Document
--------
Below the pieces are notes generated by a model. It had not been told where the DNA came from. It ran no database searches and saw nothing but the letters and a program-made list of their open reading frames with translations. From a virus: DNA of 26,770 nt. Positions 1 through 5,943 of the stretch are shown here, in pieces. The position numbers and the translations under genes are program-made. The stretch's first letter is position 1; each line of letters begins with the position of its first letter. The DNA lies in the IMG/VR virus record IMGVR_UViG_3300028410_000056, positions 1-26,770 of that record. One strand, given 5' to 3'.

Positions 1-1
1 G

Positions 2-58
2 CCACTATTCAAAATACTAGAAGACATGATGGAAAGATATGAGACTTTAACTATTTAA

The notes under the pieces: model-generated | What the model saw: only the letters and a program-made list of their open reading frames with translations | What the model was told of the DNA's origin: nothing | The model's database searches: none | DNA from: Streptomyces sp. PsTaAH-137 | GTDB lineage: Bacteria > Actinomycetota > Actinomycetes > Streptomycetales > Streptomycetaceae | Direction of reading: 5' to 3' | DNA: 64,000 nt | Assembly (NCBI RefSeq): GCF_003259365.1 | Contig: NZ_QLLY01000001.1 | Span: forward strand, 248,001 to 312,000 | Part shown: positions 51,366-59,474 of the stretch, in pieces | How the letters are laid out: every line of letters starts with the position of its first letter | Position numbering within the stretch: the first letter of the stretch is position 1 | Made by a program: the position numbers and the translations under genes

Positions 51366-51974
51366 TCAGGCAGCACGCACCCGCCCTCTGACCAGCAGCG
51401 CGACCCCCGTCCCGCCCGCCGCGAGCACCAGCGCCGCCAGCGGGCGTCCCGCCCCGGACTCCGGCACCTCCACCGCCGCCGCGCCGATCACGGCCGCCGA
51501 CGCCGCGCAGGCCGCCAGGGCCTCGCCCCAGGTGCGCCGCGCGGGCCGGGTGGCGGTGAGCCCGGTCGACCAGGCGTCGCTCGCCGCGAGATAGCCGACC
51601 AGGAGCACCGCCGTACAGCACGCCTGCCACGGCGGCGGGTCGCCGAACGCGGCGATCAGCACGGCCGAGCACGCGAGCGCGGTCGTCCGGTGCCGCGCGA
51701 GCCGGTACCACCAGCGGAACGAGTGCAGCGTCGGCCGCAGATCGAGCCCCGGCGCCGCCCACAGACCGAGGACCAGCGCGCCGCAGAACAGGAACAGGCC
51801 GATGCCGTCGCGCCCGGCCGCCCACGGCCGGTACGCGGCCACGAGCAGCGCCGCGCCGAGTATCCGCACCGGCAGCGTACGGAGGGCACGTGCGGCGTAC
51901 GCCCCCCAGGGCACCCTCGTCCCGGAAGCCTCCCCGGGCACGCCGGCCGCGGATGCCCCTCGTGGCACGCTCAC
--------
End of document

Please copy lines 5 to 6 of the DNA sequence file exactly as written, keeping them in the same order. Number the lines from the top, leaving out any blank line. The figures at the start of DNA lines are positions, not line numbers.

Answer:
2 CCACTATTCAAAATACTAGAAGACATGATGGAAAGATATGAGACTTTAACTATTTAA

The notes under the pieces: model-generated | What the model saw: only the letters and a program-made list of their open reading frames with translations | What the model was told of the DNA's origin: nothing | The model's database searches: none | DNA from: Streptomyces sp. PsTaAH-137 | GTDB lineage: Bacteria > Actinomycetota > Actinomycetes > Streptomycetales > Streptomycetaceae | Direction of reading: 5' to 3' | DNA: 64,000 nt | Assembly (NCBI RefSeq): GCF_003259365.1 | Contig: NZ_QLLY01000001.1 | Span: forward strand, 248,001 to 312,000 | Part shown: positions 51,366-59,474 of the stretch, in pieces | How the letters are laid out: every line of letters starts with the position of its first letter | Position numbering within the stretch: the first letter of the stretch is position 1 | Made by a program: the position numbers and the translations under genes